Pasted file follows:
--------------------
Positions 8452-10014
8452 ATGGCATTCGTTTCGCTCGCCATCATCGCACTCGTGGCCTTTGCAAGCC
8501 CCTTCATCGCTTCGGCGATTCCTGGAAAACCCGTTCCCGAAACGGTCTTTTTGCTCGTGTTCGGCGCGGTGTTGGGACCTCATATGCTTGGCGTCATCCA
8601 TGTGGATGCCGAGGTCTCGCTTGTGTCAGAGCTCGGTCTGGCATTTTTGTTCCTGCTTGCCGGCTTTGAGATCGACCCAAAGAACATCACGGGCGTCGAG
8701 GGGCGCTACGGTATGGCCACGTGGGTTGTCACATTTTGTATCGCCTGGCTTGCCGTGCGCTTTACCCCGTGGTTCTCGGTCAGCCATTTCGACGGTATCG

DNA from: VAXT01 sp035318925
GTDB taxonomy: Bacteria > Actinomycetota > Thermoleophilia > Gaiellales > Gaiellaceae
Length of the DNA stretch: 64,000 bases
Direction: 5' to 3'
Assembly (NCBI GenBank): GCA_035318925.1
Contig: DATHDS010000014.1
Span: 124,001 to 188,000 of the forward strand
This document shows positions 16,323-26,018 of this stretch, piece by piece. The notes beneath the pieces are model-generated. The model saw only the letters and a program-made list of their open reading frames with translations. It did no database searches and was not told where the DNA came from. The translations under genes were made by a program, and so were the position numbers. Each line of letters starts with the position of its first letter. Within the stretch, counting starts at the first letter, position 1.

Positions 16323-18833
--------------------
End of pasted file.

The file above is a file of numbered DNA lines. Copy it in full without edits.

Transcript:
Positions 8452-10014
8452 ATGGCATTCGTTTCGCTCGCCATCATCGCACTCGTGGCCTTTGCAAGCC
8501 CCTTCATCGCTTCGGCGATTCCTGGAAAACCCGTTCCCGAAACGGTCTTTTTGCTCGTGTTCGGCGCGGTGTTGGGACCTCATATGCTTGGCGTCATCCA
8601 TGTGGATGCCGAGGTCTCGCTTGTGTCAGAGCTCGGTCTGGCATTTTTGTTCCTGCTTGCCGGCTTTGAGATCGACCCAAAGAACATCACGGGCGTCGAG
8701 GGGCGCTACGGTATGGCCACGTGGGTTGTCACATTTTGTATCGCCTGGCTTGCCGTGCGCTTTACCCCGTGGTTCTCGGTCAGCCATTTCGACGGTATCG

DNA from: VAXT01 sp035318925
GTDB taxonomy: Bacteria > Actinomycetota > Thermoleophilia > Gaiellales > Gaiellaceae
Length of the DNA stretch: 64,000 bases
Direction: 5' to 3'
Assembly (NCBI GenBank): GCA_035318925.1
Contig: DATHDS010000014.1
Span: 124,001 to 188,000 of the forward strand
This document shows positions 16,323-26,018 of this stretch, piece by piece. The notes beneath the pieces are model-generated. The model saw only the letters and a program-made list of their open reading frames with translations. It did no database searches and was not told where the DNA came from. The translations under genes were made by a program, and so were the position numbers. Each line of letters starts with the position of its first letter. Within the stretch, counting starts at the first letter, position 1.

Positions 16323-18833